(Newsroom America) -- Libyan President Mohammed Magarief said Tuesday in an interview that an anti-Muslim film trailer posted online in the U.S. in July had "nothing to do" with a deadly attack on the American embassy in Benghazi earlier this month.
Magarief, in an interview with NBC News, appeared to counter President Obama's claim during a speech at the UN earlier in the day that the film sparked the attack, in which U.S. Ambassador Christopher Stevens and three other personnel were killed.
Rather, Magarief said, the attack had been planned to coincide with the Sept. 11 anniversary, and that the film trailer produced in California months ago had no influence.
"Reaction should have been, if it was genuine, should have been six months earlier. So it was postponed until the 11th of September," he said. "They chose this date, 11th of September, to carry a certain message."
Magarief said there were no protesters at the embassy prior to the attack, which he said came in two waves - first with rocket-propelled grenades at the consulate, followed by a mortar attack on the safe house, a fall-back position for embassy personnel that was supposed to have been kept secret.
"It's a pre-planned act of terrorism," he said, adding that the anti-Muslim film had "nothing to do with this attack."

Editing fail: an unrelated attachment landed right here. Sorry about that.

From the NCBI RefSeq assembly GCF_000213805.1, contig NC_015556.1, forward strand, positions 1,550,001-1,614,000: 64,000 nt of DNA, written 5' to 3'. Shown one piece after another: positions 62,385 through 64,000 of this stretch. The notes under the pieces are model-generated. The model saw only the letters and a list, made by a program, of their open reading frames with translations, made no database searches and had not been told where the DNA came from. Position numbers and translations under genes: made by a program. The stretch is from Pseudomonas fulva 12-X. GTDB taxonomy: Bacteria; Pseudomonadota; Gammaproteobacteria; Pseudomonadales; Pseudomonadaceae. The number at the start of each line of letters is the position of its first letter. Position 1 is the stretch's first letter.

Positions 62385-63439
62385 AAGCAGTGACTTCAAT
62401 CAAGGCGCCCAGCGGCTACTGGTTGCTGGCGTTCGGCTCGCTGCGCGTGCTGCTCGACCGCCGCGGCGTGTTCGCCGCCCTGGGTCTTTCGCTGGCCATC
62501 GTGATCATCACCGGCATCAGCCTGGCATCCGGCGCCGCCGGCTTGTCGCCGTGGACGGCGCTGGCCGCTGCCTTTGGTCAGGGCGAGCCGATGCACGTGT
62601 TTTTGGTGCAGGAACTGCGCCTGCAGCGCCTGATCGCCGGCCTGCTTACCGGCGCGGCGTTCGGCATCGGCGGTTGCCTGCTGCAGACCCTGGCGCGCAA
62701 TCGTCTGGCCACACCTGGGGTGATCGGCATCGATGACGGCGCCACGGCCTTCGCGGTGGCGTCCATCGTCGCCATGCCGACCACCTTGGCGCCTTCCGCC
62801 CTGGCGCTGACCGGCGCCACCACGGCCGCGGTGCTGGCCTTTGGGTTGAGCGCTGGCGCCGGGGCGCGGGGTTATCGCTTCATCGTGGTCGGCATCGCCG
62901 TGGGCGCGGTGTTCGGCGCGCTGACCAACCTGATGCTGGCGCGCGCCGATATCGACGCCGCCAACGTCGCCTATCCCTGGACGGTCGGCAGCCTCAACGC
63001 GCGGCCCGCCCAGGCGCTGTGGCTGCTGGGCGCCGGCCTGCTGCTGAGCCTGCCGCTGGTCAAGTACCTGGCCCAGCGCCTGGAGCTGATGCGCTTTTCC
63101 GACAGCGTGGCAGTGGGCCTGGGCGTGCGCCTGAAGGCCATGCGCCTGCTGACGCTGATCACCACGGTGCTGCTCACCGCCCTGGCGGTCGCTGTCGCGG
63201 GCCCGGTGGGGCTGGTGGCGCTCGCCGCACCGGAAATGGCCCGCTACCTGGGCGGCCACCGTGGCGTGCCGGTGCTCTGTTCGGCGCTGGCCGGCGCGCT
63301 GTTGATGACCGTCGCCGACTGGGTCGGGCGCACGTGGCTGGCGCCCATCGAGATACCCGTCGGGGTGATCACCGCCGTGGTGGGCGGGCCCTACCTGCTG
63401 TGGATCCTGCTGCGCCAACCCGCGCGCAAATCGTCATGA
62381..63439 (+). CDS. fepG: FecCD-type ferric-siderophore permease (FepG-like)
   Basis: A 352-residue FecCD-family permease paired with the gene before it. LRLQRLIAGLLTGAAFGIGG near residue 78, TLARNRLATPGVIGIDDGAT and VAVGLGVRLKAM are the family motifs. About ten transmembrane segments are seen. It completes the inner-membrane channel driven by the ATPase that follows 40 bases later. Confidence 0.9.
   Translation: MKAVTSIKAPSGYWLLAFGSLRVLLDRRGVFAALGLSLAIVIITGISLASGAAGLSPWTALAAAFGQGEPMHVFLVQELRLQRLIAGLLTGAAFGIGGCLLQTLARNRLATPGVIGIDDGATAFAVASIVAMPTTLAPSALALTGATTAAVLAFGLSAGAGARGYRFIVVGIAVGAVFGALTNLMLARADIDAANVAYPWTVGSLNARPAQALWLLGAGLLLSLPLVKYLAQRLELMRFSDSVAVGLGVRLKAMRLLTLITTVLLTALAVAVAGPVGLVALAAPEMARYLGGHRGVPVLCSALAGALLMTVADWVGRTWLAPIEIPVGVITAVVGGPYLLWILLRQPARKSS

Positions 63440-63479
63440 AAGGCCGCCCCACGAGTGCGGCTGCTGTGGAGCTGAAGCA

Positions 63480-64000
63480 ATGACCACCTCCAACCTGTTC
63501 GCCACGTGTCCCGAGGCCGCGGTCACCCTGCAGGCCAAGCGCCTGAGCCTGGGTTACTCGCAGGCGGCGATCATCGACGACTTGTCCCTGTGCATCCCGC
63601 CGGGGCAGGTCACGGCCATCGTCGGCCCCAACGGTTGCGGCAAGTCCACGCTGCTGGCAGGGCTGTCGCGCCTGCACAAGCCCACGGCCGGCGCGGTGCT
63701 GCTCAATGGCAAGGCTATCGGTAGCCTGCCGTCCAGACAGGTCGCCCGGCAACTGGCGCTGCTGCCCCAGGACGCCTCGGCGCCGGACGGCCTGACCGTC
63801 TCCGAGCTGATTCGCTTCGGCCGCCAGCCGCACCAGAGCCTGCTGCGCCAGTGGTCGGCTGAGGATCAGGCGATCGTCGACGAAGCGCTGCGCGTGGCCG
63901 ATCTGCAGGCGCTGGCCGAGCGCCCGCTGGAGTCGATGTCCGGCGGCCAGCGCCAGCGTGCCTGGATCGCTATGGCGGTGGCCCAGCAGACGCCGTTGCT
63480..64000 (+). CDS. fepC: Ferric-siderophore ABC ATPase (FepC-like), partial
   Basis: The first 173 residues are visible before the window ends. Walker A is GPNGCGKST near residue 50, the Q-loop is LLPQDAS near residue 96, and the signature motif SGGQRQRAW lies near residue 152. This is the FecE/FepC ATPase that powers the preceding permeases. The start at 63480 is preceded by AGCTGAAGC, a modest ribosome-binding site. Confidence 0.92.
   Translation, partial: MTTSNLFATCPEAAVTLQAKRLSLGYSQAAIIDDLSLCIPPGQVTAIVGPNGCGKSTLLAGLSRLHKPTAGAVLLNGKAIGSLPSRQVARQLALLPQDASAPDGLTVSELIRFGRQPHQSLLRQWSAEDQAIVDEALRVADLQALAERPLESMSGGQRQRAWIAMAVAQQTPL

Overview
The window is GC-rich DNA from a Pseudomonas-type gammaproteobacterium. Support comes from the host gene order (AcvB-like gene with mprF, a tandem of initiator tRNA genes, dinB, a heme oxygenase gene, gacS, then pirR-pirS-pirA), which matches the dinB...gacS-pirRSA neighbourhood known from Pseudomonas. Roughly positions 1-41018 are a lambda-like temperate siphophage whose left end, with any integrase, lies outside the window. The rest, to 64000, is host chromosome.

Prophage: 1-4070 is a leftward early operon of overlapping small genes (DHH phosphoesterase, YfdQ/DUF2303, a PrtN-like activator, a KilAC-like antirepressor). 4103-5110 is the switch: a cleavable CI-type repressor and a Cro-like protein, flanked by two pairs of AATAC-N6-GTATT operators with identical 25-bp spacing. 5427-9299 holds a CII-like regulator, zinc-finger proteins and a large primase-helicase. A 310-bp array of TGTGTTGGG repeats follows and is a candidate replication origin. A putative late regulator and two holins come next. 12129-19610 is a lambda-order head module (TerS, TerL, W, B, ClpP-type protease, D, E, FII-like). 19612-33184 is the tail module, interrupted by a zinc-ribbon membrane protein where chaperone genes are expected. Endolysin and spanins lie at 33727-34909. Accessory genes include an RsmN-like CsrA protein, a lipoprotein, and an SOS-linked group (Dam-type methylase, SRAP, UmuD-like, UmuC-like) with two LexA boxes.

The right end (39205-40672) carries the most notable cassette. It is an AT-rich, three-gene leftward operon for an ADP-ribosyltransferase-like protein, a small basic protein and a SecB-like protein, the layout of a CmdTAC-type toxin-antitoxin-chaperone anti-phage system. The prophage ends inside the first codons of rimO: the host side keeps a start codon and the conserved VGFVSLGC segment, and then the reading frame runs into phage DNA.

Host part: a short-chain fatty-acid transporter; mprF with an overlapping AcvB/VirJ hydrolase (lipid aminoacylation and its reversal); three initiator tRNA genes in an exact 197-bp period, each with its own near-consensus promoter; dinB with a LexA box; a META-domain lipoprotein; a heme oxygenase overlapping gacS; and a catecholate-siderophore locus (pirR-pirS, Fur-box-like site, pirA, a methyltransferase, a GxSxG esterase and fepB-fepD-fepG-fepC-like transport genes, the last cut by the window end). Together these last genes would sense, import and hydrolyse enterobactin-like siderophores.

He went onto say that although it appeared as if Libyans carried out the attack, "these Libyans do not represent the Libyan people or Libyan population in any sense of the word."
"We consider the United States as a friend, not only a friend, a strong friend, who stood with us in our moment of need," he added.
From the outset, the Obama administration has said the attacks were linked to the film, though White House spokesman Jay Carney said last week it was "self-evident that what happened in Benghazi was a terrorist attack."
Obama strayed from that narrative once again yesterday at the UN, when he blamed the attacks on what he called a "disgusting" film.
"I have made it clear that the United States government had nothing to do with this video, and I believe its message must be rejected by all who respect our common humanity," Obama said, adding: "It is an insult not only to Muslims, but to America as well – for as the city outside these walls makes clear, we are a country that has welcomed people of every race and religion."
Republican presidential challenger Mitt Romney said the administration's mixed messages were a result of the president's attempt to cover up the details surrounding the attack.
"I think they want to do their very best to keep the people of America from understanding exactly what happened. We expect candor, we expect transparency, particularly, as it relates to terrorism," Romney said Tuesday during an interview on Fox News.
"Why is he (Obama) not on the same page with his own administration officials who are saying that this is a terrorist attack? We'll leave it up to you to decide whether it's a coverup or not," he said.
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